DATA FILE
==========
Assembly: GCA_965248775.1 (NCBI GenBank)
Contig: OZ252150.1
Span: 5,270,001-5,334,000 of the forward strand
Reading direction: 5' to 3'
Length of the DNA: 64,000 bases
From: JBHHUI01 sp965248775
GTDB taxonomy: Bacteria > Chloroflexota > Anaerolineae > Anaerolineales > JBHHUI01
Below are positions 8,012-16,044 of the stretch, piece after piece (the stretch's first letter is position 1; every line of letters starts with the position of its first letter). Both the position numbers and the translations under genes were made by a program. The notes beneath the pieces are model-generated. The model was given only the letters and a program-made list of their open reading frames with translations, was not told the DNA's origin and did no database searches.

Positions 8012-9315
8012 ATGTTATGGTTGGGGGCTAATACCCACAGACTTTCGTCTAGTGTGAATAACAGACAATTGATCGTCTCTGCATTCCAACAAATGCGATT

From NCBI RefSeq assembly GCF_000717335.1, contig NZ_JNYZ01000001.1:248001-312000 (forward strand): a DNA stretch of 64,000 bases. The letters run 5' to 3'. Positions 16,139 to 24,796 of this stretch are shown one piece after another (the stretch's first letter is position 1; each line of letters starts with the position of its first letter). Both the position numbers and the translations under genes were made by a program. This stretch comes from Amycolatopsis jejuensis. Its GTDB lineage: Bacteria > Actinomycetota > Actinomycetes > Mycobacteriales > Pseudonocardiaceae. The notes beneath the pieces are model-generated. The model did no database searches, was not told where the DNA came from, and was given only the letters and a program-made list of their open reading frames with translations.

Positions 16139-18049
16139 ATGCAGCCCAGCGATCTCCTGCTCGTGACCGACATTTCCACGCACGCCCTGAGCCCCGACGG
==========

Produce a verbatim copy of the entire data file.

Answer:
Assembly: GCA_965248775.1 (NCBI GenBank)
Contig: OZ252150.1
Span: 5,270,001-5,334,000 of the forward strand
Reading direction: 5' to 3'
Length of the DNA: 64,000 bases
From: JBHHUI01 sp965248775
GTDB taxonomy: Bacteria > Chloroflexota > Anaerolineae > Anaerolineales > JBHHUI01
Below are positions 8,012-16,044 of the stretch, piece after piece (the stretch's first letter is position 1; every line of letters starts with the position of its first letter). Both the position numbers and the translations under genes were made by a program. The notes beneath the pieces are model-generated. The model was given only the letters and a program-made list of their open reading frames with translations, was not told the DNA's origin and did no database searches.

Positions 8012-9315
8012 ATGTTATGGTTGGGGGCTAATACCCACAGACTTTCGTCTAGTGTGAATAACAGACAATTGATCGTCTCTGCATTCCAACAAATGCGATT

From NCBI RefSeq assembly GCF_000717335.1, contig NZ_JNYZ01000001.1:248001-312000 (forward strand): a DNA stretch of 64,000 bases. The letters run 5' to 3'. Positions 16,139 to 24,796 of this stretch are shown one piece after another (the stretch's first letter is position 1; each line of letters starts with the position of its first letter). Both the position numbers and the translations under genes were made by a program. This stretch comes from Amycolatopsis jejuensis. Its GTDB lineage: Bacteria > Actinomycetota > Actinomycetes > Mycobacteriales > Pseudonocardiaceae. The notes beneath the pieces are model-generated. The model did no database searches, was not told where the DNA came from, and was given only the letters and a program-made list of their open reading frames with translations.

Positions 16139-18049
16139 ATGCAGCCCAGCGATCTCCTGCTCGTGACCGACATTTCCACGCACGCCCTGAGCCCCGACGG